The Sunk Cost Effect

This cartoon’s pretty brilliant.

According to, the sunk cost effect is the tendency for humans to continue investing in something that clearly isn’t working. This tendency is due to time/effort/money already invested in the endeavor at hand. In the cartoon to the right, the sunk cost effect is shown by the dog’s irrational behavior to follow through with further digging even after not finding his bone after digging a bit.

This behavioral quirk is quite popular in the investing field. Instead of cutting losses, investors have an inclination to hold onto shares of a company after the shares fall in value, in hopes that the value would increase. These investors are reluctant to admit that they’ve made a bad investment and would prefer to hold onto those shares instead of reinvesting in another company.

To provide another example: I’ve recently been debating about switching my paid music streaming subscription service from Spotify Premium to Amazon Music Unlimited. Being that I’m an Amazon Prime member, my Amazon Music Unlimited subscription would cost $7.99 per month. In my current Spotify Premium plan, I’m dishing out $9.99 per month. If following rational economic theory, I would switch my subscription over to Amazon because… well, it just makes sense financially! However, in being the “irrational” consumer that I am, I haven’t switched over due to the fact that I keep thinking about all the time I’ve invested in creating my Spotify playlists - a clear case of the sunk cost effect.


It's quite fascinating to reflect on how irrational people can be.

And it's perfectly normal to be irrational. We can't be completely rational all the time right? 

This irrationality is part of our bounded rationality. According to Herbert Simon, recipient of the Nobel Prize in Economics in 1975, people have cognitive limitations and because of that, we go about making sub-optimal decisions in our everyday lives. Through this lens, people unconsciously act as "satisficers" in their decision-making, seeking to make a satisfactory decision instead than an optimal one. In order to facilitate the decision-making process, we act on instincts, habits, heuristics, cognitive illusions, and biases - leading us to "satisficing" decisions.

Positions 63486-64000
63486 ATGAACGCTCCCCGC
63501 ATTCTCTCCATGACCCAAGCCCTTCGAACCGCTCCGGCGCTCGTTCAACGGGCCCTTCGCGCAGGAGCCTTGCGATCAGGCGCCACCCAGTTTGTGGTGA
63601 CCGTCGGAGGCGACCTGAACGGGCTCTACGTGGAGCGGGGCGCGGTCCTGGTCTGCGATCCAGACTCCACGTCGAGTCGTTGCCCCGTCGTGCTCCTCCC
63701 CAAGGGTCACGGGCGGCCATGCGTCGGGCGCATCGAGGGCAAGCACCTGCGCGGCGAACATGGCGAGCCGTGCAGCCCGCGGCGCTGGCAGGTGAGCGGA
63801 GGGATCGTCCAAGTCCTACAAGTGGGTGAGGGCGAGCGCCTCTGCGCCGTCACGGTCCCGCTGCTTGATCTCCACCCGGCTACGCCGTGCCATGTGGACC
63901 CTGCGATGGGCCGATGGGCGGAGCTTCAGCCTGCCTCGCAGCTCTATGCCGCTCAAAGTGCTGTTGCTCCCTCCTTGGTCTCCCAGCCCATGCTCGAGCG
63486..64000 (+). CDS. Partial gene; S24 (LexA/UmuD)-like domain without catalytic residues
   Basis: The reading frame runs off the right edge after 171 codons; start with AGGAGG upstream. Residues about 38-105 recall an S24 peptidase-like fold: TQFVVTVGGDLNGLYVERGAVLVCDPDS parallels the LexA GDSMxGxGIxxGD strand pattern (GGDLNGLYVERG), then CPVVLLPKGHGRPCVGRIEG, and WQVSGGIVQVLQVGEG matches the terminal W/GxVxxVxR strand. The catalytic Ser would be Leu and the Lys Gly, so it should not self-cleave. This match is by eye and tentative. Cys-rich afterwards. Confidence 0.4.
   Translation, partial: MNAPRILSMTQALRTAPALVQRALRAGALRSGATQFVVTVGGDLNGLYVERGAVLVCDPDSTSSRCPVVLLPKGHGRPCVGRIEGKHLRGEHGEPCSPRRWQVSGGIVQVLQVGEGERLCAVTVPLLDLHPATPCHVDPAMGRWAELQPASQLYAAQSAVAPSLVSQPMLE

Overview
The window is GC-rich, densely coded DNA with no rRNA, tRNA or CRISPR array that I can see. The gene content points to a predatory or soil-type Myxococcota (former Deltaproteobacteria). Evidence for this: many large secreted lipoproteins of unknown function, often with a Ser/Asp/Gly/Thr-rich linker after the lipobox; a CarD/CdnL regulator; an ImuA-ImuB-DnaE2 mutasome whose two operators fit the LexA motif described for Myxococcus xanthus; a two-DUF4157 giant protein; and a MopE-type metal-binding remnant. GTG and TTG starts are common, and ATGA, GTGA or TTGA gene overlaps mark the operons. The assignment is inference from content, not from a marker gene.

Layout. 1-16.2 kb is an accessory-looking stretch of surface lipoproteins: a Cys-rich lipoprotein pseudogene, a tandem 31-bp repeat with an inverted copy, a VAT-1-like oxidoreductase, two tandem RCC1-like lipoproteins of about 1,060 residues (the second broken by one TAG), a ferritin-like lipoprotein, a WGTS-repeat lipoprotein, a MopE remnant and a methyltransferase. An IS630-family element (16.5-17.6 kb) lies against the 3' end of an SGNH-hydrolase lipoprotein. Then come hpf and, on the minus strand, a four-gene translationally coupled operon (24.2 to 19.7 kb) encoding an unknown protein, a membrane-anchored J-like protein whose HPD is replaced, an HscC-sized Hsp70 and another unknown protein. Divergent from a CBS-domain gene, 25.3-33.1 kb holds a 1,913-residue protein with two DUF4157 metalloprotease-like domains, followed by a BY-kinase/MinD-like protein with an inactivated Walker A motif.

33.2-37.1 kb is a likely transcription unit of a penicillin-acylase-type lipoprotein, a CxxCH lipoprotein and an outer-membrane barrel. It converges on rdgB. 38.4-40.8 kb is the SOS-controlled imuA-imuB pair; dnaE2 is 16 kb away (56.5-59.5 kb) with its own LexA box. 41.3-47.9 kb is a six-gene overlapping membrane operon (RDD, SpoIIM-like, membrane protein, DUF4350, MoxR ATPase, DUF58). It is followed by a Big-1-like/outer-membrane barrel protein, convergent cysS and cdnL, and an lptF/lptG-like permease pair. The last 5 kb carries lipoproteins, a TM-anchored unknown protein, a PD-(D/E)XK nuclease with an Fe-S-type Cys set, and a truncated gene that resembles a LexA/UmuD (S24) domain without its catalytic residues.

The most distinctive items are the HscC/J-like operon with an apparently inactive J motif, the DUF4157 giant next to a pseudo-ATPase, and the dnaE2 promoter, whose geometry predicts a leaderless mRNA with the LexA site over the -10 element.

This is innate within all people. During this unconscious part of the decision-making process, we formulate stories - stories that support our beliefs.

Thomas Gilovich, Author and Professor of Psychology at Cornell University who has contributed to the behavioral economics field, describes these stories as a result of "Patternicity", the tendency to create meaning from events. While this evolved trait (think hunter-gatherers hearing rustling in the grass and believing it might be a predator) greatly served our ancestors, "patternicity" leads to irrationality, poor decision-making & bias.

While the topic of ethics relating to behavioral economics makes for another blog post, marketers have been using the underlying biases in "satisficers" to create effective marketing campaigns advantages for decades. From loss aversion to anchoring, there are plenty of biases for marketers to utilize. With that being said, potential consumers can offset this targeting by being "intuitive scientists" - a nice little secret from Thomas in the video above.

Image Credit:  Behavioral Scientist

Image Credit: Behavioral Scientist

Building Trust in a Digital World

I had the chance to attend an American Marketing Association event last night. Leveraging digital tools, Paolo Parigi (Lead Trust Scientist at Uber and Adjunct Professor of Civil and Environmental Engineering at Stanford University) gave a presentation on the topic of trust - an important psychological factor in business, specifically within the sharing economy. His methodology, referred to as an online field experiment (ofe), in assessing how interactions and user experience creates, increases, or decreases trust and how to discover which is happening and what might be causing it, involved the usage of investment games. Below are a few snapshots I managed to capture during the presentation. Parigi addressed certain scenarios when it would be best to use ofe's and, taking into consideration how varied trust can build across different cultures, acknowledged that ofe results would vary across countries. All in all, an insightful presentation.